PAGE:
Jump to content

Welcome to Geeks to Go - Register now for FREE

Geeks To Go is a helpful hub, where thousands of volunteer geeks quickly serve friendly answers and support. Check out the forums and get free advice from the experts. Register now to gain access to all of our features, it's FREE and only takes one minute. Once registered and logged in, you will be able to create topics, post replies to existing threads, give reputation to your fellow members, get your own private messenger, post status updates, manage your profile and so much more.

Create Account How it Works
Photo

question about hard drives


  • Please log in to reply

#1
Charged_GBH

Charged_GBH

    New Member

  • Member
  • Pip
  • 3 posts
I have just purchased a 300 gigabyte Western Digital IDE hard drive to add on to my 120 gigabyte western digital SATA drive. i guess my main question is.. is there anyway to have an IDE AND SATA drive in the same computer? i dont want to open to IDE hard drive to find that i cant.. cuz then i cannot take it back
  • 0

Advertisements


#2
GeneralAres

GeneralAres

    Member

  • Banned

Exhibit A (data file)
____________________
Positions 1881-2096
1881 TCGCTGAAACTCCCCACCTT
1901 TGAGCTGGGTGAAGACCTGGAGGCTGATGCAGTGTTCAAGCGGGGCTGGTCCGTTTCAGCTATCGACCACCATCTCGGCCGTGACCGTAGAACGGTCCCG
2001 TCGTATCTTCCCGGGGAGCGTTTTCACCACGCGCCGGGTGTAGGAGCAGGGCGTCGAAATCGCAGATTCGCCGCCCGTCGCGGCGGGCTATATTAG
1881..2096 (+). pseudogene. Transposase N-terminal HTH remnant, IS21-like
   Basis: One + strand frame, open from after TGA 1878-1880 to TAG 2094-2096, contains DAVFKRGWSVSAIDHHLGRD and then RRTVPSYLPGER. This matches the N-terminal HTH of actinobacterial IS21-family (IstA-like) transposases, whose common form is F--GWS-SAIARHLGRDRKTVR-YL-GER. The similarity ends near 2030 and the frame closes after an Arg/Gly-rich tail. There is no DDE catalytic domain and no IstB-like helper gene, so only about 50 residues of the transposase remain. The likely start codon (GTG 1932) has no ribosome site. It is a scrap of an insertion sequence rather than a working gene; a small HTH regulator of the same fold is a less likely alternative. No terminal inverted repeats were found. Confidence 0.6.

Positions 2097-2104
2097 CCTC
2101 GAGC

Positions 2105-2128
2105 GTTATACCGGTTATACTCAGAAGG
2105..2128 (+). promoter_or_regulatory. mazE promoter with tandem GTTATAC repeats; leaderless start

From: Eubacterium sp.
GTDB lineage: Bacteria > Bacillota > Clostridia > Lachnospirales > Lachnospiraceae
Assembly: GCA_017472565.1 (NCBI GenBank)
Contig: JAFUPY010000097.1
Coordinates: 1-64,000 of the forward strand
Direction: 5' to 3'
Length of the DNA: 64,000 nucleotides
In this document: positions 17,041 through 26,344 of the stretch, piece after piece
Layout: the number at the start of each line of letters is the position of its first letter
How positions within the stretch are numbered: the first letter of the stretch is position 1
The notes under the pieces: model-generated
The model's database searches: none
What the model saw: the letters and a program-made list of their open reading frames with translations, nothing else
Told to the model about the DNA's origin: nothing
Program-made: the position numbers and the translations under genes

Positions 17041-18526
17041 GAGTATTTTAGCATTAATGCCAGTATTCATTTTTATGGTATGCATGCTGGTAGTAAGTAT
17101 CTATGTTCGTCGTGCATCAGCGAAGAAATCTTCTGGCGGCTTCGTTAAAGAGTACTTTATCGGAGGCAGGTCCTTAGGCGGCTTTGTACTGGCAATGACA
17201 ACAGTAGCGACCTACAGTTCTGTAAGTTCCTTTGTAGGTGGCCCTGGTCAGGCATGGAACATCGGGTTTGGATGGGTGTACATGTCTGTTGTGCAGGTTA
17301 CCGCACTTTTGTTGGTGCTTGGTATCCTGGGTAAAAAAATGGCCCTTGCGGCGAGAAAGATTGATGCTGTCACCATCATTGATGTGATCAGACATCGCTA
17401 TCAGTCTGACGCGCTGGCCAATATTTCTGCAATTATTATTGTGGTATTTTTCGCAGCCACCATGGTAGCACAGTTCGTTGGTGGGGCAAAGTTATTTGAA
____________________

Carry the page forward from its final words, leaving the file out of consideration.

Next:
• PipPipPip
  • 244 posts
If your motherboard has ports for both you can use both. You don't want to share an IDE cable with anything for optimal performance if you put a HD on it, so keep that in mind. You may be using yours for your CDROM ect... If you have SATA stick with that.

Edited by GeneralAres, 02 August 2005 - 09:28 PM.

  • 0

#3
Charged_GBH

Charged_GBH

    New Member

  • Topic Starter
  • Member
  • Pip
  • 3 posts
so your saying they will both work together but i should try to use both SATAs?
  • 0

#4
GeneralAres

GeneralAres

    Member

  • Banned
  • PipPipPip
  • 244 posts
They can work together IF you have an extra IDE port on the Mainboard that is not in use. But yes I recommend that if you already have an SATA HD that it is better in the long run to use another SATA drive.
  • 0

#5
Charged_GBH

Charged_GBH

    New Member

  • Topic Starter
  • Member
  • Pip
  • 3 posts
ah alright thank you very much for the help.. i figured sata was better because of the bigger buffer. thank you very much
  • 0

#6
GeneralAres

GeneralAres

    Member

  • Banned
  • PipPipPip
  • 244 posts
SATA is better for numerous reasons, including longer cable length, faster "theoretical" transfer rates, hot swapping and every drive having a dedicated cable. For performance right now, a similiarly speced drive will perform about the same on both interfaces. In the future newer drives will only run at their fullest potential on SATA due to the larger bandwidth.

When buying a HD get the fastest RPM and largest onboard cache you can get. 10,000 RPM is better then 7200 RPM and 16MB is better then an 8MB Cache. Those will effect performance the most right now. Getting the drive on SATA is really for convience and the features I mentioned.
  • 0






Similar Topics

0 user(s) are reading this topic

0 members, 0 guests, 0 anonymous users

As Featured On:

Microsoft Yahoo BBC MSN PC Magazine Washington Post HP